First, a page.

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Re: question about design for either-or buttons


From: glen walker
Date: Jul 18, 2022 11:09AM

I've never liked Apple's iOS toggle switch. It's either gray or green
depending on whether the switch is on the left or right. To me that
doesn't tell me if it's on or off, especially if I can't see the green.
With VO running, it adds additional context because it'll read the switch
label and say "on" or "off". That's the kind of feedback that's helpful to
everyone but you only get it with VO. Occasionally I'll see a switch that
indicates if it's selected or not as part of the label, so that helps. But
if you have to add context to a label, then it feels like there's something
inherently wrong with the design of the widget.

Radio buttons have been around for a long time and are the standard when
selecting one element from a group of mutually exclusive choices. But when
you only have 2 choices and it's just yes/no, then a checkbox is typically
the pattern but the label for the checkbox has to be worded so that it's
clear that checking the box means you are choosing that option. And
sometimes I see a third option of using a dropdown list (combobox) where
the two choices in the list are yes and no.

On Mon, Jul 18, 2022 at 9:23 AM < <EMAIL REMOVED> > wrote:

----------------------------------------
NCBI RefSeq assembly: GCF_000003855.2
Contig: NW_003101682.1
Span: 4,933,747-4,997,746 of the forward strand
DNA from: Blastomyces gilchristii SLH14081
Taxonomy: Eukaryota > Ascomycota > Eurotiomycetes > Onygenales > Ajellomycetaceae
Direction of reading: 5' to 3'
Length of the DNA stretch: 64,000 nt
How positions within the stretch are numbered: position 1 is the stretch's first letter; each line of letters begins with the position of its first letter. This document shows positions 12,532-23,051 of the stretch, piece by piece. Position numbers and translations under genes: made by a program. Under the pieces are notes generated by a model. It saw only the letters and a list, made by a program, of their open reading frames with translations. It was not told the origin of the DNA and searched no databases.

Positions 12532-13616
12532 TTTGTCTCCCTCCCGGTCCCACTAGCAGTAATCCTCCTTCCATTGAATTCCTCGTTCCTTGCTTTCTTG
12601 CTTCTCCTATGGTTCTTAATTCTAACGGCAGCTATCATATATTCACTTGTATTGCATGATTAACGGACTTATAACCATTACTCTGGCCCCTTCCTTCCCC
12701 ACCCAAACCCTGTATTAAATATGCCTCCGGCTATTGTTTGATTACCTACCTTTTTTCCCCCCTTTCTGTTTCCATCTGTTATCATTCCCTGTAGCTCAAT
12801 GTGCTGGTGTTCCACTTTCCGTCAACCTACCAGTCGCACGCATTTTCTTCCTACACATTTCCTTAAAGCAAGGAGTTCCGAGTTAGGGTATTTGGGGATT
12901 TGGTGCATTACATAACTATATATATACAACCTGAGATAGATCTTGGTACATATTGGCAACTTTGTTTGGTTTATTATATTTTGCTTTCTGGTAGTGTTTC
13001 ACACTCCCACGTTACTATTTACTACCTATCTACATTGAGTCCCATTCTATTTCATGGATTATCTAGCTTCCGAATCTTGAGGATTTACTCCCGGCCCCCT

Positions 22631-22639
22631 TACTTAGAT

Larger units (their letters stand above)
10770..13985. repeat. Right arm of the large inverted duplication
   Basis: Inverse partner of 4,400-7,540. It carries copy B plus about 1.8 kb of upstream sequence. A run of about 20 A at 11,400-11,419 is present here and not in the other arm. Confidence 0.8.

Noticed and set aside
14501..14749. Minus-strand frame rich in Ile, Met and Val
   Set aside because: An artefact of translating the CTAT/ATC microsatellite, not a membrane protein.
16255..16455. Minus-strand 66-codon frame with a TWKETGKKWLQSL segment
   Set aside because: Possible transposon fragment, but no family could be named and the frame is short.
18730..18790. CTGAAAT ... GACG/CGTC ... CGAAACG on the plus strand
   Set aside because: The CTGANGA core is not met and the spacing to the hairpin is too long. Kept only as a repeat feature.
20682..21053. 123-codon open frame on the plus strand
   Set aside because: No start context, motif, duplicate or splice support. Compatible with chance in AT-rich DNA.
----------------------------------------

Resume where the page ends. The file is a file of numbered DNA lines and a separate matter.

> Hi all,
> I have been experimenting with creative designs for a widget that provides
> for "yes/no" sort of input. The obvious approach would be to just use radio
> buttons, but my friend does not want that.
> My first experiment was to use a div container with roltrole =radiogroup,
> then use a pair of button elements with role=radio. The effect seemed nice,
> but I felt that a lot of JavaScript would be needed to prvide correct arrow
> key support.
> So now I am experimenting with real radio buttons where the button is
> covered by the label element. The keyboard support is good, and I have d
> been able to achieve what I would call a rocker button look that my friend
> likes
> I know that some developers do not like designs that make radio buttons
> appear to be another sort of widget. So what do you think?
> Here is the HTML snippet:
> <div id="radio-btns-wrapper" >
> <input id="btn-yes" type="radio" name="yesno-btns"
> value="0">
> <label for="btn-yess">Yes</label>
> <input id="btn-no" type="radio" name="yesno-btns"
> value="1">
> <label for="btn-no">No</label>
> </div>
> The CSS has a selector using the :checked pseudo-event to trigger a
> style
> that makes the selected element look depressed.
> I think I recall a discussion about two years ago that may have covered
> this
> topic, but for the life of me I cannot find it in the archives.
> My poor senior brain only recalls that the discussion included mention
> that
> a toggle button differs from this sort of component.
> The user navigates this with arrow keys, and pressing Tab moves to the next
> control.
> Jeff Gutsell
> > > > >